When you lose your digital assets, there isn’t exactly a 1-800 number you can call to seek legal recompense. It’s still the Wild West in a lot of ways…investors still get scammed, the heads of new platforms are still getting pinched for running unregistered securities offerings, and bitcoin evangelists still hate the idea of regulating digital assets at all. Meanwhile, institutional traders are still in large part waiting in the wings.
On November 19, Grayscale Investments – a New York-based firm that currently manages $2.3 billion worth of client funds – filed Form 10 with the SEC, also known as the General Form for Registration of Securities. If approved, this would officially make Grayscale’s biggest digital asset fund, the Grayscale Bitcoin Investment Trust (GBTC), the first bitcoin investment fund to be registered with the SEC according to the requirements of the Securities Exchange Act of 1934. This will hold the GBTC to the same regulatory standards as every other regulated securities offering in the U.S. market, including annual auditing, risk analysis reports, and the disclosure of business details related to the fund to the SEC.
Grayscale has been pushing hard to achieve regulatory approval this year. Back in May, FINRA approved Grayscale’s proposal to publicly list shares for a trust based on Ether, the second-largest digital asset by market cap behind bitcoin. Recently, FINRA approved one of Grayscale’s newer products, the Grayscale digital Large Cap Fund (GDLCF), a fund made up of a basket of digital assets that make up the upper 70 percent of the cryptoverse’s total market cap, to be listed publicly as well. Grayscale won approval by FINRA to publicly list shares of GBTC in 2015.
Michael Sonnenshein, the managing director of Grayscale Investments, said in a phone interview that by submitting Form 10 for the GBTC, Grayscale wanted to “signal to those operating in the digital currency asset class that there is a way to work proactively and collaboratively with regulators” in order to potentially bring in more capital from institutional investors. Of course, for that message to land, Grayscale would need to get the SEC’s approval first – which may be easier said than done.
More than a few hurdles in the way
To temper Sonnenshein’s enthusiasm, it is worth pointing out that there are reasons why a lot of people haven’t added digital assets to their portfolios besides simple fear, uncertainty, and doubt. For one thing, many of the funds that have tried to get the blessing of the SEC were not successful. The VanEck SolidX Bitcoin Trust never got greenlit, and its second proposal was withdrawn earlier this year shortly after VanEck launched an OTC broker-traded fund under a Rule 144A exemption with the SEC. Bitwise tried something similar with NYSE Arca, but its proposal was rejected. It’s under additional review at the commissioner level now. Crescent Crypto Asset Management – which offers products for accredited investors only – submitted a proposal in May to list an ETF, which hasn’t been approved at the time of this writing. Crescent Crypto filed for another offering, the “Digital Opportunities Fund,” in August, classifying it as a hedge fund.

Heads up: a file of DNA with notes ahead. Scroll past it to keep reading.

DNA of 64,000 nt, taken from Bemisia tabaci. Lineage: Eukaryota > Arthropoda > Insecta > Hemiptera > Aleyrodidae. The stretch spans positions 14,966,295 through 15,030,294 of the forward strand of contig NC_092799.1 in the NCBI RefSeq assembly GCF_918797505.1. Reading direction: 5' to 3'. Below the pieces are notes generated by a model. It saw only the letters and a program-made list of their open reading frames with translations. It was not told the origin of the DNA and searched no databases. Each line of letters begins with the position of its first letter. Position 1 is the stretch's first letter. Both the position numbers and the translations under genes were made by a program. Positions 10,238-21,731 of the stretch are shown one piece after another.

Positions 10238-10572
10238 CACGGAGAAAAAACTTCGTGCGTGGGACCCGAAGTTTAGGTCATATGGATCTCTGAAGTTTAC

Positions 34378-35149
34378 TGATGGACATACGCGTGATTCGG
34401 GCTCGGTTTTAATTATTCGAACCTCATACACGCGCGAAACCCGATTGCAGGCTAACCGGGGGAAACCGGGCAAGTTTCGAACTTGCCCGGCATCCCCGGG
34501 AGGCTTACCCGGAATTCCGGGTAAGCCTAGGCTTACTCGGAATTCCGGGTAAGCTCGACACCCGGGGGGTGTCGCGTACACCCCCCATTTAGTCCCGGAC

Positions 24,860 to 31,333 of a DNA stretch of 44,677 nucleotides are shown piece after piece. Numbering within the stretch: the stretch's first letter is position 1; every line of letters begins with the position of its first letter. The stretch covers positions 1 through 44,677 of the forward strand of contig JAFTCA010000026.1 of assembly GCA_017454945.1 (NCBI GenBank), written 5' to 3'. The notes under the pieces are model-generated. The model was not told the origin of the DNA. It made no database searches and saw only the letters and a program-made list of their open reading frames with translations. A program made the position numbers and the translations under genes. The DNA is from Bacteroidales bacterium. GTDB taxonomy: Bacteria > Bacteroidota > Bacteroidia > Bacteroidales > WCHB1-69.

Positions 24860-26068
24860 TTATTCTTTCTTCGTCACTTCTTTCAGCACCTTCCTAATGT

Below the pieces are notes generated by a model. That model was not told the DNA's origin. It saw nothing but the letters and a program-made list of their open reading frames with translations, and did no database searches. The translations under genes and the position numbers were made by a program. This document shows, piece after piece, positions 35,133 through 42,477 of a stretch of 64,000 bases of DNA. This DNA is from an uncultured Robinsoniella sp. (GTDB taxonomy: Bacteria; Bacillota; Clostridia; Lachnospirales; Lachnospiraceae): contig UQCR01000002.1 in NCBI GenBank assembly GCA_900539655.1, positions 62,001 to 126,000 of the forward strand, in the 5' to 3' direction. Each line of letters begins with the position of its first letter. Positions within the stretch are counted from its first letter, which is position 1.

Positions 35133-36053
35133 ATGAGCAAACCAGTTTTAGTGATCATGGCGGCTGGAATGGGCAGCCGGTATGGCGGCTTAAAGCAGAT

Some, like SEC Commissioner Hester Peirce, have expressed dissatisfaction that the regulator has not issued the bespoke, cryptocurrency-focused regulations that some think are crucial for wider adoption of the technology. Others, like the SEC’s Chair Jay Clayton, remain concerned. Clayton said in September that digital assets need to “get to a place” where regulators like the SEC can be “confident that trading is better regulated.” It sounds a little oxymoronic, coming from the head of a regulatory organization, though it’s notably not an outright dismissal of the subject. Basically, he seems to be saying, the digital asset markets still have a lot of growing up to do.
Bitcoin alone has a reputation for being the “PayPal of the Dark Web,” facilitating peer-to-peer transactions between people all over the world for anything from antibiotics to AK-47s. Other digital assets have inherited a similar reputation. Theft is still a huge problem too – the cybersecurity firm CipherTrace reported in January 2019 that approximately $1.7 billion worth of digital assets were stolen or scammed from investors worldwide in 2018.
Sonnenshein said Grayscale is hoping to assuage these concerns by getting the SEC’s stamp of approval on its biggest product, the GBTC. Although Grayscale currently files SEC forms 10K and 10Q, if the GBTC’s Form 10 registration goes through, the SEC will require Grayscale to report financial results to the SEC. Sonnenshein said this won’t change anything structurally or functionally about the GBTC. He also said that he hopes registration will smooth over some of the stigma that makes so many think of digital asset funds as prickly opportunities – particularly accredited investors.
Like riding a mechanical bull (or bear?)
Grayscale’s information statement published November 19 says that Grayscale managed $2.5 billion worth of digital assets at the time, $2.175 billion of which comes from the GBTC. In August, Coindesk reported that Grayscale managed $2.7 billion worth of assets. Back in May, The Block published an article saying Grayscale managed $1.9 billion. When I spoke with Sonnenshein, he said the number was $2.3 billion. When I asked in an email after the interview what caused the fluctuation, he told me that the changing AUM was “related to the volatility of digital currencies and the new inflows to Grayscale’s funds over time.”
Sonnenshein said Grayscale doesn’t hide these risks from its customers, but also that his firm wholeheartedly believes the risks are worth it. “We always tell investors that investing in digital assets is not for the faint of heart,” he said. “If you’re not at least considering investing in digital assets you’re either doing yourself or your clients a disservice.”